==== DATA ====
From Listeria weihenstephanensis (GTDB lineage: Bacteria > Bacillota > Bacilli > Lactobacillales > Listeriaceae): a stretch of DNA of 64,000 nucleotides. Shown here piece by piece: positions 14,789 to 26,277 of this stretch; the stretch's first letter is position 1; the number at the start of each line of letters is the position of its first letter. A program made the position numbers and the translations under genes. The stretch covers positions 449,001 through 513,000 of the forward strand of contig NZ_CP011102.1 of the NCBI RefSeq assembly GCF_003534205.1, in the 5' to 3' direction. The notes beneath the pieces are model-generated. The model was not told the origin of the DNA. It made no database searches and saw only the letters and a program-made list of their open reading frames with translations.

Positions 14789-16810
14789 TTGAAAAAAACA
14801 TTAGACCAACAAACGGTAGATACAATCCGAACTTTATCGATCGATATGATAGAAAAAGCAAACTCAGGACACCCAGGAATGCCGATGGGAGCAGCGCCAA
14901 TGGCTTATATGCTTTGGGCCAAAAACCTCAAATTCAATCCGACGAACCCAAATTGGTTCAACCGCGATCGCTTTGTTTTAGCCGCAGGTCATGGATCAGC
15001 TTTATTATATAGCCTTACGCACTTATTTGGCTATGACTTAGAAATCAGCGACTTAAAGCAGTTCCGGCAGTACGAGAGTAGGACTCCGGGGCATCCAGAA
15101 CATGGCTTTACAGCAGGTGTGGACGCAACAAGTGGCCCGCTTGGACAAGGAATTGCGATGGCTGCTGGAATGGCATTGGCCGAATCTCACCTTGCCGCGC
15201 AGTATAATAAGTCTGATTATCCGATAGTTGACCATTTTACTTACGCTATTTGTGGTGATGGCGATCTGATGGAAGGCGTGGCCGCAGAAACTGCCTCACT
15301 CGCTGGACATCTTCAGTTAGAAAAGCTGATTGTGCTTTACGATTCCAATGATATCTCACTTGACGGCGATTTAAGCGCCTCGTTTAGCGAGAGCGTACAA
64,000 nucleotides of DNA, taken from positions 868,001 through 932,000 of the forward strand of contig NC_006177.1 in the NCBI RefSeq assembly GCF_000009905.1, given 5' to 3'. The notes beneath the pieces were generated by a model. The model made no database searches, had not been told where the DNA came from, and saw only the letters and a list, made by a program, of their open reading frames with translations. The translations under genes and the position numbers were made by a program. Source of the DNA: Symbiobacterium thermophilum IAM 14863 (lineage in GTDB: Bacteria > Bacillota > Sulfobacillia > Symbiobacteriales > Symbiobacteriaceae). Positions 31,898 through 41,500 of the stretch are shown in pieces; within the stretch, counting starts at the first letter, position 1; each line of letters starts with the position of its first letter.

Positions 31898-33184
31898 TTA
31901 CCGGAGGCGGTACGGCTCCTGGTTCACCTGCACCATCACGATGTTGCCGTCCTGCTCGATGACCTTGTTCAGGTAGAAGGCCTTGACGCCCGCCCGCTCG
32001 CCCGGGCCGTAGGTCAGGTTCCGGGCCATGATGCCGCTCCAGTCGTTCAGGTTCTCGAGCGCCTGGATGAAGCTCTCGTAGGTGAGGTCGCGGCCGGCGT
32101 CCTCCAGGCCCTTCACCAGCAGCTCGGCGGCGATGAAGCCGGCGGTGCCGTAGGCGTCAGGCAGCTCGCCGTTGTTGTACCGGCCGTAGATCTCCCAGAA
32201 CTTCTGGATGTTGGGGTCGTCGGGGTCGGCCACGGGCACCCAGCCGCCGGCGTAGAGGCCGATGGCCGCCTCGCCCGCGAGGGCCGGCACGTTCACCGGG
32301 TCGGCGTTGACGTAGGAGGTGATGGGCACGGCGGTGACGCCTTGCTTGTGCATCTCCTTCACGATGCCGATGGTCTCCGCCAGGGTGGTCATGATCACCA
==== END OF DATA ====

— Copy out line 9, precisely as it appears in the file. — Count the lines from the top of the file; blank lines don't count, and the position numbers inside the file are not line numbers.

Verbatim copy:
15301 CGCTGGACATCTTCAGTTAGAAAAGCTGATTGTGCTTTACGATTCCAATGATATCTCACTTGACGGCGATTTAAGCGCCTCGTTTAGCGAGAGCGTACAA